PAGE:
I like using the “six months to live” lens to get a grip on my priorities.
You know what I’m talking about, right?
This – “If I had six months left to live, what would I do with my life? Who would I spend time with?”
I’ve always considered this lens to be the best litmus test of if what I’m doing is the best use of my time. With this lens I’ve easily determined that the most important aspects of my life are family, friends and meaningful work. Throw in some good food, fresh air and books and I’m golden.
But recently, I started thinking about it some more. And I had this realization: Why would I want to live my whole life like it’s the last chapter of my book?
Friends and family are important, but does it really make sense to factor them as the highest priority in all situations? Maybe, maybe not.
For example, if my husband, child and I wanted to do some extended traveling, say for a year, doing so doesn’t pass the friends and family litmus test. We’d be away for so long. That’s not what I’d want if my life was ending.
But my life isn’t ending (that I know of). And it’s virtually impossible to predict when it will. So does that mean I should never go on big adventures? Never do anything that takes me away from the anchor of home?
Of course not – that would be ridiculous. Going on big adventures is important for a whole whack of other reasons. It would be hard to be away from my family for so long, but there would be all kinds of benefits to extended travel. Not to mention my closest family – my husband and child – would be right there alongside me.
And that’s only one example. What about moving, or considering where we want to live for the next 5-10 years (or more)? Using the “6 months to live” lens, it makes the most sense to stay local to where most of our friends and family are. Even if there are many sacrifices to doing so.
Forgive this slight digression, but it’s been heavy in my thoughts: Our dream location wouldn’t be too expensive, would be near high-quality daycare, give us the opportunity for plenty of outdoor time, be a unique and beautiful house (my husband’s criteria), have a sizeable vegetarian community with access to great produce and restaurants, have plenty of sunlight, wouldn’t get too cold, and be walkable. I’d probably also want to live somewhere English-speaking. Milder temperatures would also mean not having to drive in extreme conditions like blowing snow, blizzards, and storms so frequently – a major upside for me. Not having hour-long commutes is a major bonus too.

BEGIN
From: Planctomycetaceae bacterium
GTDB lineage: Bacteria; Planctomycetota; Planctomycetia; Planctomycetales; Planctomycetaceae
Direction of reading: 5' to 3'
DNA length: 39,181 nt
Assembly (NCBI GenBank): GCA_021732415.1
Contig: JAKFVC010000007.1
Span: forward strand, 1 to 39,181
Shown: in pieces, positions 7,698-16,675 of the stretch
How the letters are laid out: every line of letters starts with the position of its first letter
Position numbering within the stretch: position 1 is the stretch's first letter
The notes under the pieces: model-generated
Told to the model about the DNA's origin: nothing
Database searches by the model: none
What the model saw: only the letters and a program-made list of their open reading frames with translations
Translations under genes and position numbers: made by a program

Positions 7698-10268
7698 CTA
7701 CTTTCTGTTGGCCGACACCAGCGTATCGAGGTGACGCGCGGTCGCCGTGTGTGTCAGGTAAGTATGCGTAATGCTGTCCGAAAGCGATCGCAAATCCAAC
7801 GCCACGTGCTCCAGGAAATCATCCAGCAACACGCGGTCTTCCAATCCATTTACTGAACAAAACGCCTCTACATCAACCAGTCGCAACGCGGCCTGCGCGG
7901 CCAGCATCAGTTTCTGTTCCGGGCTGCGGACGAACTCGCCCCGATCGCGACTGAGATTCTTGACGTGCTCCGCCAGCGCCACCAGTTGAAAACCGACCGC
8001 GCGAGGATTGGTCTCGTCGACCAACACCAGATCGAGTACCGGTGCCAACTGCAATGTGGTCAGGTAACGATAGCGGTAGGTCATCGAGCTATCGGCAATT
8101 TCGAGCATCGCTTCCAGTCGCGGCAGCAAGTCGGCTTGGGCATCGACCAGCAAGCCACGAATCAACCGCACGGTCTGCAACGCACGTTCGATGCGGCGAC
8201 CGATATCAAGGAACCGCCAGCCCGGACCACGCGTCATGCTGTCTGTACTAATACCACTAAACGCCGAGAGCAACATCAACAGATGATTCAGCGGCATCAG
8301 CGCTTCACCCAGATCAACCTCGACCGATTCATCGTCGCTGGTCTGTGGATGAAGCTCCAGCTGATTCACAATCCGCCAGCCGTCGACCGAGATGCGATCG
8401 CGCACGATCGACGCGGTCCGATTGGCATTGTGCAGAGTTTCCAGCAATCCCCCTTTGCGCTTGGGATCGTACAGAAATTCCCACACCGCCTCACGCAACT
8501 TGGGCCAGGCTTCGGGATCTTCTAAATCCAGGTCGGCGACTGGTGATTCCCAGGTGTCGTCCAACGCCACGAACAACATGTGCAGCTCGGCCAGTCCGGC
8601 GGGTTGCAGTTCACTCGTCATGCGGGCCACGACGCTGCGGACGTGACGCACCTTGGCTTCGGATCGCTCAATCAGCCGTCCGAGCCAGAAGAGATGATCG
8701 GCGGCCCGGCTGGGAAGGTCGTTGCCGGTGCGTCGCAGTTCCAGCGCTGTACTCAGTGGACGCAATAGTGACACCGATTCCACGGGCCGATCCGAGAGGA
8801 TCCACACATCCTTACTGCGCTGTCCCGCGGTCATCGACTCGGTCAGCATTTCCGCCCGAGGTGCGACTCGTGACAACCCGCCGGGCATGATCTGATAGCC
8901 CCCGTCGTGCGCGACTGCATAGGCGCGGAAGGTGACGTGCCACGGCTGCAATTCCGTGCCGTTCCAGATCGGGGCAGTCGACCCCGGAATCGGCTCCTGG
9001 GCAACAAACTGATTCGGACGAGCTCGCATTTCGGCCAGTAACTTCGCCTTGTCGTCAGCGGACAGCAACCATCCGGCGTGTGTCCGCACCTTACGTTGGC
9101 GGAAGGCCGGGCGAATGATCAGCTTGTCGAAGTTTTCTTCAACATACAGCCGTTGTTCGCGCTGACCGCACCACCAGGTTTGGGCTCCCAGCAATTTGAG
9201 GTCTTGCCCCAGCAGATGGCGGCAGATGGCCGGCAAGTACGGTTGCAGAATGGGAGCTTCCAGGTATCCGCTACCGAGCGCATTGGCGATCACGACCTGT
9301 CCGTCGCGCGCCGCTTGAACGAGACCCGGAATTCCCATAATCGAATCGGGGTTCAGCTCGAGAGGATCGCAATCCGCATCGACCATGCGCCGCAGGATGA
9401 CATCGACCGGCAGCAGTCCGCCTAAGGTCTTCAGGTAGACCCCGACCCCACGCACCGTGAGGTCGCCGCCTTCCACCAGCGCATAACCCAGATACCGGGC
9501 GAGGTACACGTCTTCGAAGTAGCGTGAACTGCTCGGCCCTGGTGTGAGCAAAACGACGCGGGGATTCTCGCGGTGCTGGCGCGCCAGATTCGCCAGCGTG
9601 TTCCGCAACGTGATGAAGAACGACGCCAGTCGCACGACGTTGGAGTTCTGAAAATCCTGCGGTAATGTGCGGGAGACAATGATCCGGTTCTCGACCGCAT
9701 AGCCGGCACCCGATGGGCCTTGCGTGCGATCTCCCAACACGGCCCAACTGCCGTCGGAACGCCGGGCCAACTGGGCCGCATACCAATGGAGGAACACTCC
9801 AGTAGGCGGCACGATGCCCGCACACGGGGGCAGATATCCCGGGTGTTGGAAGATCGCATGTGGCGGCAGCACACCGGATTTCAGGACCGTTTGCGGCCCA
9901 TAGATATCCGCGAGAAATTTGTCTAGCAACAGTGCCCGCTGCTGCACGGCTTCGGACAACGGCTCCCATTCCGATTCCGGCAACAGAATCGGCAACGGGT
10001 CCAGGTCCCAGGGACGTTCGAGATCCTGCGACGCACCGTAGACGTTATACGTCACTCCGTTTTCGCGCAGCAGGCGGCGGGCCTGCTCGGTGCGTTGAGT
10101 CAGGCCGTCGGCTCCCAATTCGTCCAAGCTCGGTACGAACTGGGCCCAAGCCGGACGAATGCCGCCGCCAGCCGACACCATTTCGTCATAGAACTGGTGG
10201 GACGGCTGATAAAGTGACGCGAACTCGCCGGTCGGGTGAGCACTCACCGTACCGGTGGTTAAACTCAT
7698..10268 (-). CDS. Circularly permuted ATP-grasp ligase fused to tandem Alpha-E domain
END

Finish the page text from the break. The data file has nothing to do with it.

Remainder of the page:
Almost none of these criteria apply to where we currently live. Yet, it’s near friends and family. What to do?
There are other situations in which the “six months” lens falls apart. Say you’re working a job that doesn’t light your soul up. It wouldn’t make sense to quit you job and travel on a whim, or quit your job and write that album you always dreamed of writing – these things require thought and planning.
The “six month” lens is a great one in some ways. Have those meaningful conversations with loved ones, tell them how much they mean to you. Work on that album – make time for it if it’s important. Keep your priorities in mind when you and your child are getting sick of each other at 4:30pm.
But it’s not a great lens in all ways. I only pray that my life story is bursting with interesting chapters, and that my last one is far, far away. There will always be periods where I’m pulled to my family above and beyond any other consideration. But it’s okay to be pulled away from family sometimes as well.
I’m reminded of when I lived in Austin and Toronto between 2013-2015. Those were fond years – difficult, but dear to me. At the end of it, I was ready to be close to my family and enjoy all the familiar comforts of my home province. But I’m so grateful that I lived away. I wouldn’t trade it for anything.
Now, being home for five years, I’m starting to feel the tug of strings again. The tug of adventure.
I was bothered by it at first, swatting it away like an errant fly, I’ve since come around. It’s all good, it’s all okay, it’s exactly right.
Watch this space.